So Block 1 (a giant granny square) is done. (no new photo—it looks just like it did a few days ago, but its a bit bigger) Block 2? not quite half done. Though at first glance it might not look it.
With block 2, instead of working from the inside out (and having more and more to do each row/round) I am working outside in. My mitered square is pretty plain—just a few slip stitches that will make subtle changes to how the light hits the square. (Will these be noticeable when driving by at 30 mph? Who knows? But even if they aren't they make the knitting of the block more interesting!)
I did a swatch—but like all swatches, it lied, and this block is slightly bloated—and will be generous (21 X 21) and a bit over sized.
I cast on 80 (for 1 side)stitches and 80 again, and a Plus 1 for the miter point.
Now the block is down to 60 (1 side) stitches and 60 again (and I lied, cause there are 3 at the miter point!)
So let's do some simple math-- area. You remember Area= L(ength) X W(idth), right?
That's what I had to knit to start.
Now, after 5 inches of work, I have a 15 X 15 inch square left to knit.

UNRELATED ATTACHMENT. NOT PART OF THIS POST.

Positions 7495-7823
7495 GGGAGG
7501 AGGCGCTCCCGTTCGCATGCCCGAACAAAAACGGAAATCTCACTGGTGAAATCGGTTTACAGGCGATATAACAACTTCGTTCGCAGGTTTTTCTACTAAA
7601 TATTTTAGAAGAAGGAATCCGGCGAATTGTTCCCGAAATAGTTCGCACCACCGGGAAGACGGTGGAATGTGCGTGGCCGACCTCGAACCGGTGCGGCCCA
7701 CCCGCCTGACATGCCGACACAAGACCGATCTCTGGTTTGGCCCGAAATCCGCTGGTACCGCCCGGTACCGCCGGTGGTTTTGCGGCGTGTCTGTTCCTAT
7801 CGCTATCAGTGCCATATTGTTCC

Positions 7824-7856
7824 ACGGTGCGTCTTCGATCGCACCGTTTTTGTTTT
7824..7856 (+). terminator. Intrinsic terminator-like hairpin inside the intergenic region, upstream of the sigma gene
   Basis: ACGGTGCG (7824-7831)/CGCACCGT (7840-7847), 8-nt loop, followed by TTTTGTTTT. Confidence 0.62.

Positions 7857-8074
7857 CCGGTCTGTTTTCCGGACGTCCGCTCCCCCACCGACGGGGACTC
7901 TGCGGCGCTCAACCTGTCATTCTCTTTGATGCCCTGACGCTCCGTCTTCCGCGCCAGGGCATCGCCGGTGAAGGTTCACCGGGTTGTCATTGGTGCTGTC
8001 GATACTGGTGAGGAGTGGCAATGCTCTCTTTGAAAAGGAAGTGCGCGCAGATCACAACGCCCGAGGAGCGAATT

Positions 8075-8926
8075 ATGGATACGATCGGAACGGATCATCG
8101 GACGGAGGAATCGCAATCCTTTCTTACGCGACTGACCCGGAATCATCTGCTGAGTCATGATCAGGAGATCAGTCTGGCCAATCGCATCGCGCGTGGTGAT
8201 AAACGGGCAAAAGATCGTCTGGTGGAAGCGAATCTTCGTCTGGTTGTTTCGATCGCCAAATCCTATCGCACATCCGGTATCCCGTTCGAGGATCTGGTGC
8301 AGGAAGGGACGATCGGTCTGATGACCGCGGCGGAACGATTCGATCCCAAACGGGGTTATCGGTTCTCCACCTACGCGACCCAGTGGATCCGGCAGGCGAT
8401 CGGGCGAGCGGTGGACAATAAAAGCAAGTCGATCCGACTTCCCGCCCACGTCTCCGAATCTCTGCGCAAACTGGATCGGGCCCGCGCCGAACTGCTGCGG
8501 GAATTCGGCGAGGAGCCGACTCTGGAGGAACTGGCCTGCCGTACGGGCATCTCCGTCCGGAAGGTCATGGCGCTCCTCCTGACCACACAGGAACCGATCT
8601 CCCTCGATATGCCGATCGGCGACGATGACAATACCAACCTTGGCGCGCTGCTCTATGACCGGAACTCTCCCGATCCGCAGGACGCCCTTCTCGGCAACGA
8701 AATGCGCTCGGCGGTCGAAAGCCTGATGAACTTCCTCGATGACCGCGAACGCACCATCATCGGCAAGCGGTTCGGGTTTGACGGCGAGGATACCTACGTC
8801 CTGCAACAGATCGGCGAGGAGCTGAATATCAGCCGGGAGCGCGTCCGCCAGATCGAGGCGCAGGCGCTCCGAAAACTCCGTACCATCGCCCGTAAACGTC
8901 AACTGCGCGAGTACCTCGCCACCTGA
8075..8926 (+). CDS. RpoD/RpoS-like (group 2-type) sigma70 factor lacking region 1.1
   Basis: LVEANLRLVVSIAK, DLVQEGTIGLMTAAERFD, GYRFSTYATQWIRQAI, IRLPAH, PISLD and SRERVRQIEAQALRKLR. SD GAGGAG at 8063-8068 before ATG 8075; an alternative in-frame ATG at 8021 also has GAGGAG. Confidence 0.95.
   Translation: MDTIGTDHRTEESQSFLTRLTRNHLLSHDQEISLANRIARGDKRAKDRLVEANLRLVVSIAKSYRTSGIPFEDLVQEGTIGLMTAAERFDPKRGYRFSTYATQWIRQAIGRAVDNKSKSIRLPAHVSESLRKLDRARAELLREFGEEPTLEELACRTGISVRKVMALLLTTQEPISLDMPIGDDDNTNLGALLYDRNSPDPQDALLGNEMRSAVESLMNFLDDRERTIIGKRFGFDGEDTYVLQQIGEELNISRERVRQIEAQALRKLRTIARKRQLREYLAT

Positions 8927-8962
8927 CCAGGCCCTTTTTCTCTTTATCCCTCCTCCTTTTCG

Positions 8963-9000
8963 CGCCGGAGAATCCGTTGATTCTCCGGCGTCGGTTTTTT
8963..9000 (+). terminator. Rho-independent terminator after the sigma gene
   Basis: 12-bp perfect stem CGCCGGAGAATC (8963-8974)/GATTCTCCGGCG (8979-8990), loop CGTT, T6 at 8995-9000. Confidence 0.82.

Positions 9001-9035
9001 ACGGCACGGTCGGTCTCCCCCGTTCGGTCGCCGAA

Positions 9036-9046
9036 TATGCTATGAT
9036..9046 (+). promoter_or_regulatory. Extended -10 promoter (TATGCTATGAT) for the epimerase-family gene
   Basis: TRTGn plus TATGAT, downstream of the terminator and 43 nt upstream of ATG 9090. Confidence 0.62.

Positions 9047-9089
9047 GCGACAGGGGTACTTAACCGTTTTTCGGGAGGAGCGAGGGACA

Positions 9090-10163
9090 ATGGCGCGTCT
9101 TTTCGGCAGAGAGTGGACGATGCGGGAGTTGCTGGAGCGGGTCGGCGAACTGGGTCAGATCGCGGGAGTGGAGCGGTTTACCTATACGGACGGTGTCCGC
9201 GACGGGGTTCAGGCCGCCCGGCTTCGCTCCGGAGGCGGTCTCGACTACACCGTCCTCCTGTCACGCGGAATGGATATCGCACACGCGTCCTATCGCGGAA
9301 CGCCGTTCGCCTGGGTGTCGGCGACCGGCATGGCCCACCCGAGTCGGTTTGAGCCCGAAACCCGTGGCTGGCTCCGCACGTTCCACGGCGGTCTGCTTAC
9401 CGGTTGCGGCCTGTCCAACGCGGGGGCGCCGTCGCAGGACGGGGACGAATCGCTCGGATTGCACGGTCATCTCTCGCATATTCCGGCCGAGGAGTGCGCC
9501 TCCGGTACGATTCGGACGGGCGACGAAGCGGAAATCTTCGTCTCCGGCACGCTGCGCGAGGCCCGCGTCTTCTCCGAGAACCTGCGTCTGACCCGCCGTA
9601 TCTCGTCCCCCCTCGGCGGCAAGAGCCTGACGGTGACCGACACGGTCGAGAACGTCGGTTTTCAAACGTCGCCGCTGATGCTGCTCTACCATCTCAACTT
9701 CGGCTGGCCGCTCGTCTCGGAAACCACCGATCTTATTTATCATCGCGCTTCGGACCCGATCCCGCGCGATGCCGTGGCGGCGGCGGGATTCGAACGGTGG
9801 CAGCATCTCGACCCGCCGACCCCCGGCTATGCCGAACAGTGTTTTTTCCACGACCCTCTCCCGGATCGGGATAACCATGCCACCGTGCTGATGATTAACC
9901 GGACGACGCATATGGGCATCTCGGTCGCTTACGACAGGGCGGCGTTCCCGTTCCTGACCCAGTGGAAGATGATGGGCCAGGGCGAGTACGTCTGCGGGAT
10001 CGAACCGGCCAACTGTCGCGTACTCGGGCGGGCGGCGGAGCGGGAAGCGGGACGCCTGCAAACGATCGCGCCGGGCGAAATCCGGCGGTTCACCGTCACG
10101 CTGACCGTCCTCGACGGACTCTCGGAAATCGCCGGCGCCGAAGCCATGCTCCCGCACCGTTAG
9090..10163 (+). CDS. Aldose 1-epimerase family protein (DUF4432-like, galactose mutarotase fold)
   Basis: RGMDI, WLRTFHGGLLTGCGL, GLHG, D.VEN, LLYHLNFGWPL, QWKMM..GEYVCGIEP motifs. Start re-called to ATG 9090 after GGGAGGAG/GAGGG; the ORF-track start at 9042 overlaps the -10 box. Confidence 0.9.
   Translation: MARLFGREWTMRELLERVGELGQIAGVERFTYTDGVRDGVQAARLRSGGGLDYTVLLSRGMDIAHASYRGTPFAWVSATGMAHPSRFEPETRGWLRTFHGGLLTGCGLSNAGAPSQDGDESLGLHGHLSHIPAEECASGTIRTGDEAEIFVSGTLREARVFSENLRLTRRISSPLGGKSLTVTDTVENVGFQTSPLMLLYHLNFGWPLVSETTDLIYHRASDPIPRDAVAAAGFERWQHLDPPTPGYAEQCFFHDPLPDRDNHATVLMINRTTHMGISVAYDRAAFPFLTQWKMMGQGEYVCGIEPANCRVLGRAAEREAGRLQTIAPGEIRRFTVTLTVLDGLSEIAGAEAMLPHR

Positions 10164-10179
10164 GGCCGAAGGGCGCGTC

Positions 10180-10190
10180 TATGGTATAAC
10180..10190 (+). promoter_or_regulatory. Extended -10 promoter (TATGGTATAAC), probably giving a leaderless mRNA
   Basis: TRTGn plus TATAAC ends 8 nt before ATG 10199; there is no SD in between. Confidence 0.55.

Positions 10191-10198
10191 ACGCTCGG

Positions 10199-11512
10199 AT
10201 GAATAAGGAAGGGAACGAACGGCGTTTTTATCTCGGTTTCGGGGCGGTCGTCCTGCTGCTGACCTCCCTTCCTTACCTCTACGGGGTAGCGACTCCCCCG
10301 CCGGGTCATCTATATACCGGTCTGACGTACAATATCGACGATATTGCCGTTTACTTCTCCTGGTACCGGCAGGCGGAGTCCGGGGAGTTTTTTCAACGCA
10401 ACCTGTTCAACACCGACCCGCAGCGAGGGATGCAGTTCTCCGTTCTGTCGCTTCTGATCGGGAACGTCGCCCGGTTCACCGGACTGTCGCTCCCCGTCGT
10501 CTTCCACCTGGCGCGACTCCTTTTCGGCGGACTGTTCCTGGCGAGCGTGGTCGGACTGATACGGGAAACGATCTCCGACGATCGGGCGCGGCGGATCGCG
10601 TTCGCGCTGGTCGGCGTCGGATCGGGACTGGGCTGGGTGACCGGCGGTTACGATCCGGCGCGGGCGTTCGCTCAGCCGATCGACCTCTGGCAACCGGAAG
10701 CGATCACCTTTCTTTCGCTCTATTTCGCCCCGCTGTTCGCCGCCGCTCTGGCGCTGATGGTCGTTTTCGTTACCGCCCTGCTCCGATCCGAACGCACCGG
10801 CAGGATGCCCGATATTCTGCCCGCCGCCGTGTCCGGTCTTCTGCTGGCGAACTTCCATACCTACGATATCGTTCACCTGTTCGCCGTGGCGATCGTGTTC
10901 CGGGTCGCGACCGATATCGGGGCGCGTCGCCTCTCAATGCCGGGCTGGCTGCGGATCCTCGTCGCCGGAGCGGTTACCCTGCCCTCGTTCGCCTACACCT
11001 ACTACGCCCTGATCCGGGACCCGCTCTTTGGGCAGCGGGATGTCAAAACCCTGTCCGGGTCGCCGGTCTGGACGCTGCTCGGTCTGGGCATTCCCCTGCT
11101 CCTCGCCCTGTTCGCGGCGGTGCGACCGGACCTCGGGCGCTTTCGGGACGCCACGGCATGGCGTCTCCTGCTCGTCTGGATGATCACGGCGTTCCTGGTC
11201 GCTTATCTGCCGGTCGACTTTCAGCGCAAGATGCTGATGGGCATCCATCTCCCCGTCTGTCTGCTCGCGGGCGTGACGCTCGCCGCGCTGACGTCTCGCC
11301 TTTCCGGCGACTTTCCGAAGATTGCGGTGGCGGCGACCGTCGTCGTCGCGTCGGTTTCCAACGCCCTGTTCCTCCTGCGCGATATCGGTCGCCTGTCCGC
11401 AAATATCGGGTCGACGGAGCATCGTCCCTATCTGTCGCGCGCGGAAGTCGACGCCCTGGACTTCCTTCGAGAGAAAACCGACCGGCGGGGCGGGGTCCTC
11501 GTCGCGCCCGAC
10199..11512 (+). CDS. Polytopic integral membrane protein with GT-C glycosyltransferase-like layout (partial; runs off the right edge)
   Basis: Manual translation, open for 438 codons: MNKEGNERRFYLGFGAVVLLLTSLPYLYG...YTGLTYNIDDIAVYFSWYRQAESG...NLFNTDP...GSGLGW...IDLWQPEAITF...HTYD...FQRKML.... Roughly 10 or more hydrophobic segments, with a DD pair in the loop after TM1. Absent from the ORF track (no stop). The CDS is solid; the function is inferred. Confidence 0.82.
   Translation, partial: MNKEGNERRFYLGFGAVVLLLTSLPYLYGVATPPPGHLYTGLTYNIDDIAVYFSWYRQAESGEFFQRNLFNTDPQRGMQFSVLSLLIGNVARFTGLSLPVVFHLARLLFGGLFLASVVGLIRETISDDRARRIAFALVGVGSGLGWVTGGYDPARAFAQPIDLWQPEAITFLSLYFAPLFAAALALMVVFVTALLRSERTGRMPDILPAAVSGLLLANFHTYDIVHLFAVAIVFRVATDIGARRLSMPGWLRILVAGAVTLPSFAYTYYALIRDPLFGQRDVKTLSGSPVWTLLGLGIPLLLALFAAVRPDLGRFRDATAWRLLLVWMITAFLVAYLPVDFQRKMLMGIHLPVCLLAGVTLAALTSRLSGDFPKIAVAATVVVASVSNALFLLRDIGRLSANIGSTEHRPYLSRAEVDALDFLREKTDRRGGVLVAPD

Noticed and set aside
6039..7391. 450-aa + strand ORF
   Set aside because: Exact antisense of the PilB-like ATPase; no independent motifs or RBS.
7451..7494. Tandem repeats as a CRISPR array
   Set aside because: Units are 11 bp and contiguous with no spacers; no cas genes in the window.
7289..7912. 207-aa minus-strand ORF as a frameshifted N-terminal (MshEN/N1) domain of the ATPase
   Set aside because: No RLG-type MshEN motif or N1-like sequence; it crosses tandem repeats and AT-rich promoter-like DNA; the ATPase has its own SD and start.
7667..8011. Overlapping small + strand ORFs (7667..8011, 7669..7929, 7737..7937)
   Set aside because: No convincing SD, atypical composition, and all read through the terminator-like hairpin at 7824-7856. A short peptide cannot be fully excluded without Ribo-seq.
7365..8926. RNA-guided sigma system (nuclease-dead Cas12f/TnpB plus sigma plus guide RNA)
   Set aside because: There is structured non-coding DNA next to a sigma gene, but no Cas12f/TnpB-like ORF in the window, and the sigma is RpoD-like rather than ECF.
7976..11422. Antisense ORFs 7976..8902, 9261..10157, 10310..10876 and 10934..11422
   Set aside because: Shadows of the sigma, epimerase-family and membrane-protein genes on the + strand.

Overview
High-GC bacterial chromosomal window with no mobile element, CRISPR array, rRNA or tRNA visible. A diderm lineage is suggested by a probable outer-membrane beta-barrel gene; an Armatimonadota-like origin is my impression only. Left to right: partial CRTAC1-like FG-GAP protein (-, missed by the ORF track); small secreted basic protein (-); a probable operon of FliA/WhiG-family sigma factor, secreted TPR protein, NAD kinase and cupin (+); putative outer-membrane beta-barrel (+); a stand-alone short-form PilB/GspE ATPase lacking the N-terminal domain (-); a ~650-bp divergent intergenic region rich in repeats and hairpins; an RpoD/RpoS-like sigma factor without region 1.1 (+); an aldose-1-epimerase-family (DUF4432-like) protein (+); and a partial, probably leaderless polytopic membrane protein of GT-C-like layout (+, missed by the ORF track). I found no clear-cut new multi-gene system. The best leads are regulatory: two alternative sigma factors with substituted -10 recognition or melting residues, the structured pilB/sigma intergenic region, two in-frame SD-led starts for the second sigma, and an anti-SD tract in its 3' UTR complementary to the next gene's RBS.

Every row is getting shorter, and easier. The next 5 inches of work will make the square of 10 X 10 left to do. The area for a 10 X 10 square is 100—the square will be 75% done. With every row, the work is exponentially smaller. Each row will be shorter and shorter and progress will fly! The last 5 inches? They are a mere 3 % or so of the area. A snap!
Work the math the other way (5 X 5=25, 10 X 10=100, 15 X 15 =225, 20 X 20 =400—and you can begin to understand hurricanes or earthquakes, or tornado's--and how a level 2 (what ever) is so much worse than a level 1.
Square 3? I haven't decided. Maybe just a flat square—cast on X and knit till I have 20 inches. I don't know if there will be a square 4—we'll see (maybe... but maybe not!) There is a dead line (August 29th for me.. less if you have to mail the square)
My contribution is just a drop in the bucket of the 1500 squares Robyn needs. Let's see, 1% of 1500 is 15. (3 Squares are a lot less than 1%.) 7 and half squares are 0.5%. 3 squares are less than that! (a bit less than a puny 0.25%!).
But like any big project, every square, every 0.25% counts. There's time, you could still make a square—just one—and it would be a 0.15% of the project.
The thing about this project is every square matters. Like rain drops—each single drop is so inconsequential. But when they come down all together—Floods!
Oh, yeah, did I mention? Robyn is making each square contributed a raffle ticket.. You could win a skein of her homespun art yarn!